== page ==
We were the ‘young Turks’ (as we were called). ‘Did you think you were storming the winter palace?’ as the great Jonathan Frankel once asked us at a London conference as we were rather too bolshie in rejecting the conventional way of doing Anglo-Jewish history. David’s collection, The Making of Modern Anglo-Jewry summed up this early work of critique but it would have been completely out of character for him to follow a party line as Bernard Wasserstein noted in the Jewish Chronicle. There was only one ‘punk Zionist’ as he was known in his Union of Jewish Students days (Hannah tells me that David was still the master of the pogo dance at their time together recently at the Latitude music festival); and Daniel explains to me that punk Zionism was merely David’s way of yoking together memorably two completely distinct interests of his at the time (which was, of course, what he often did). But he was a leader. He led the critique of the awful 1987 play ‘Perdition’ (an attempt to popularise Nazi/Zionist equivalence at the Royal Court; the first of many cause célèbres in his life). David’s boundless, unstoppable energy, his abundant talents, meant that, from the beginning, he was the public face of this new generation.
At his core was a kind of innocence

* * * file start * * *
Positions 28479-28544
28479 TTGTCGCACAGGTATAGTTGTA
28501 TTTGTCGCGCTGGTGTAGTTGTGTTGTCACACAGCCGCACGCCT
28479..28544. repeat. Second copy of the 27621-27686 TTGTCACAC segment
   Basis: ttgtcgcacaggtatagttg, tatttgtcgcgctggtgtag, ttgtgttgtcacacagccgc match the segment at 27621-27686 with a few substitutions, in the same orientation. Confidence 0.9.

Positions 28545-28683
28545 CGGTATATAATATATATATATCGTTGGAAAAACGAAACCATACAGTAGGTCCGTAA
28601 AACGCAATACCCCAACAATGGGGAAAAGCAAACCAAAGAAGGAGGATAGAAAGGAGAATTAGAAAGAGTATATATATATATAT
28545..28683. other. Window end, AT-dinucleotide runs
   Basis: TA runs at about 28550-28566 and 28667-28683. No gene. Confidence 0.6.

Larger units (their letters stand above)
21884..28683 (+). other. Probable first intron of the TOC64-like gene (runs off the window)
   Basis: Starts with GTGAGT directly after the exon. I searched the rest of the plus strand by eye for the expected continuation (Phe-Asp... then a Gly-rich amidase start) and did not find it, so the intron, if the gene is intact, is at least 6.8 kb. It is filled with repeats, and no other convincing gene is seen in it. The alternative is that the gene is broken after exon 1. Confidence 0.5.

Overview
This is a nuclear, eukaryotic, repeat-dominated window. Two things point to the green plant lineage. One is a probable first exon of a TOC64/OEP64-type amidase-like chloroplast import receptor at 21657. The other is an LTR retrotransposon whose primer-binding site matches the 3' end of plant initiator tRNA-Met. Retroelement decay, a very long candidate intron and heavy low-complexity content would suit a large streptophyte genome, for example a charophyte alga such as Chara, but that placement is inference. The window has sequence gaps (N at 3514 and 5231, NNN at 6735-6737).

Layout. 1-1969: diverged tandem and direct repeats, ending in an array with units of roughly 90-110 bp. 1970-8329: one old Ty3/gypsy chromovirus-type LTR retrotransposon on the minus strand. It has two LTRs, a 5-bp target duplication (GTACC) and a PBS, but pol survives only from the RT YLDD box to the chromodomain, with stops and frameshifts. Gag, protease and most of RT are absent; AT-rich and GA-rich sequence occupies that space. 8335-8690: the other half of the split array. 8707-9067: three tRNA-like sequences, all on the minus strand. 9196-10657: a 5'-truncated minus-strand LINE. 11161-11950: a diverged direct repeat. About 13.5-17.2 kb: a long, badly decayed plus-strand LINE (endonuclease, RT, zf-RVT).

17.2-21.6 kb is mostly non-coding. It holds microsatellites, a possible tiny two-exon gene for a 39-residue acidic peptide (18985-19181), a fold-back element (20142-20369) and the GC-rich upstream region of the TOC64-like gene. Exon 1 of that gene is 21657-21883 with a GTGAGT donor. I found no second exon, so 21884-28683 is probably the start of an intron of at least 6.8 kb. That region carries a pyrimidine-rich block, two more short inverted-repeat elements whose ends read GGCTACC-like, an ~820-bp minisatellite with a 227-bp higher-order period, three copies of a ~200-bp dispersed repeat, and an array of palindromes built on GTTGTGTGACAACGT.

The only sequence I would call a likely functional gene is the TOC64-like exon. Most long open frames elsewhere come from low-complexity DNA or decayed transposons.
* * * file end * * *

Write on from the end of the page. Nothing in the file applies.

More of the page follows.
A sea-change took place after he left Leeds for London for his first job as a lecturer at Queen Mary College. First of all he was made the researcher in the late 1980s early 1990s of the Parliamentary War Crimes Group which examined allegations that the UK sheltered war criminals after 1945. David’s book Justice Delayed came out of this work with, crucially, the history of Nazism becoming an increasingly prominent (but not exclusive) part of his intellectual landscape leading to his directorship at the Wiener Library and his later prize-winning book on Eichmann as well as his path-breaking scholarship on the Holocaust. But, most importantly of all, when working for the war-crimes group he fell in love with Dawn Waterman (universally acknowledged as the best thing that has happened to him) who subtly and skilfully helped to transform David from ‘young Turk’ to all-round mensch smoothing away many of the rough edges (with David laughingly yearning for his supposed halcyon days of Greencroft Gardens in, as Lawrence Goldman rightly noted, his mordant Woody-Allenish way). It was Dawn, followed by Daniel and Hannah, who helped to make David the man he was to become, the man who became a mensch who has attracted so much love from far and wide. And, as Daniel Eilon has reminded us, it is Dawn, Daniel and Hannah who should now be our first priority when it comes to our continued love and support.